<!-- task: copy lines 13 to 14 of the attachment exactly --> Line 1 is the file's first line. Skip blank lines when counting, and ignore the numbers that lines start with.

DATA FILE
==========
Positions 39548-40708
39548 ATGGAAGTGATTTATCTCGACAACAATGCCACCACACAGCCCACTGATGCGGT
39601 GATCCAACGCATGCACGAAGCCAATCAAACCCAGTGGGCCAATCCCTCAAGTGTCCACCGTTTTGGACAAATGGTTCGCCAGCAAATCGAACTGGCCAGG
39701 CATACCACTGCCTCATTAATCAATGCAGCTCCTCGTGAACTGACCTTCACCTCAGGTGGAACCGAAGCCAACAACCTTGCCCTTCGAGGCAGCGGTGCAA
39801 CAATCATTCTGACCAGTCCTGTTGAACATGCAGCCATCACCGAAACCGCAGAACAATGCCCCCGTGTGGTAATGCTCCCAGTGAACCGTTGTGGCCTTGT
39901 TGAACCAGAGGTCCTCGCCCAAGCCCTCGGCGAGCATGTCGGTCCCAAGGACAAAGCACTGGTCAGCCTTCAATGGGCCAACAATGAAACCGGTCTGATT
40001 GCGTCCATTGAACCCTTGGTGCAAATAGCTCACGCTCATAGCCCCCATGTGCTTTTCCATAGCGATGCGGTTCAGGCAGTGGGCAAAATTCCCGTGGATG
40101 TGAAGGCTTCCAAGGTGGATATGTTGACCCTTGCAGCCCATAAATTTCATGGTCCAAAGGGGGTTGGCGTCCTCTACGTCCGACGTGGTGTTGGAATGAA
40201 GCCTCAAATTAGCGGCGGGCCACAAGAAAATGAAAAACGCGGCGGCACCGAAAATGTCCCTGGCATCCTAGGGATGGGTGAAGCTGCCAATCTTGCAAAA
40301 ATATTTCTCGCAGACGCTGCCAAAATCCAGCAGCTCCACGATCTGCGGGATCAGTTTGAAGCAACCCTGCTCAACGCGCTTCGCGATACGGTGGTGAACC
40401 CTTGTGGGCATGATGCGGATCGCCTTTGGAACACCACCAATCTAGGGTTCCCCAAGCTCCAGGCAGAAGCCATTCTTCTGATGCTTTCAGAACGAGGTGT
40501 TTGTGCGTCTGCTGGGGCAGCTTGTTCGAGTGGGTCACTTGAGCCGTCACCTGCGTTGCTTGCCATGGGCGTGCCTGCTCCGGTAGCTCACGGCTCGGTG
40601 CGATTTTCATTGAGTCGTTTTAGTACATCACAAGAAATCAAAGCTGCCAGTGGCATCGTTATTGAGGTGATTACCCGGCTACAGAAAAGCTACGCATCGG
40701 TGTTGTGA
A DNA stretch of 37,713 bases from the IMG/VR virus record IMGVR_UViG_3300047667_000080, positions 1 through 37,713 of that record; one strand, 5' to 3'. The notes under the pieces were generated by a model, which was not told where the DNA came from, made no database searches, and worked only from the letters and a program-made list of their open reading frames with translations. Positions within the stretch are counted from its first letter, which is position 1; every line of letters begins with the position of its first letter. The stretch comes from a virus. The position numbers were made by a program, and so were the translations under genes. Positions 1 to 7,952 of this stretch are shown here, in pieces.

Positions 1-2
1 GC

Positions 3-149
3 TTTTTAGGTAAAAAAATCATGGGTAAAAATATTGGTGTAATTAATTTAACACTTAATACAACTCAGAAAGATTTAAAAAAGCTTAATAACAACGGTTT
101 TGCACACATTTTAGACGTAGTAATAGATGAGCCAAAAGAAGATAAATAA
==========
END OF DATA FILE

40601 CGATTTTCATTGAGTCGTTTTAGTACATCACAAGAAATCAAAGCTGCCAGTGGCATCGTTATTGAGGTGATTACCCGGCTACAGAAAAGCTACGCATCGG
40701 TGTTGTGA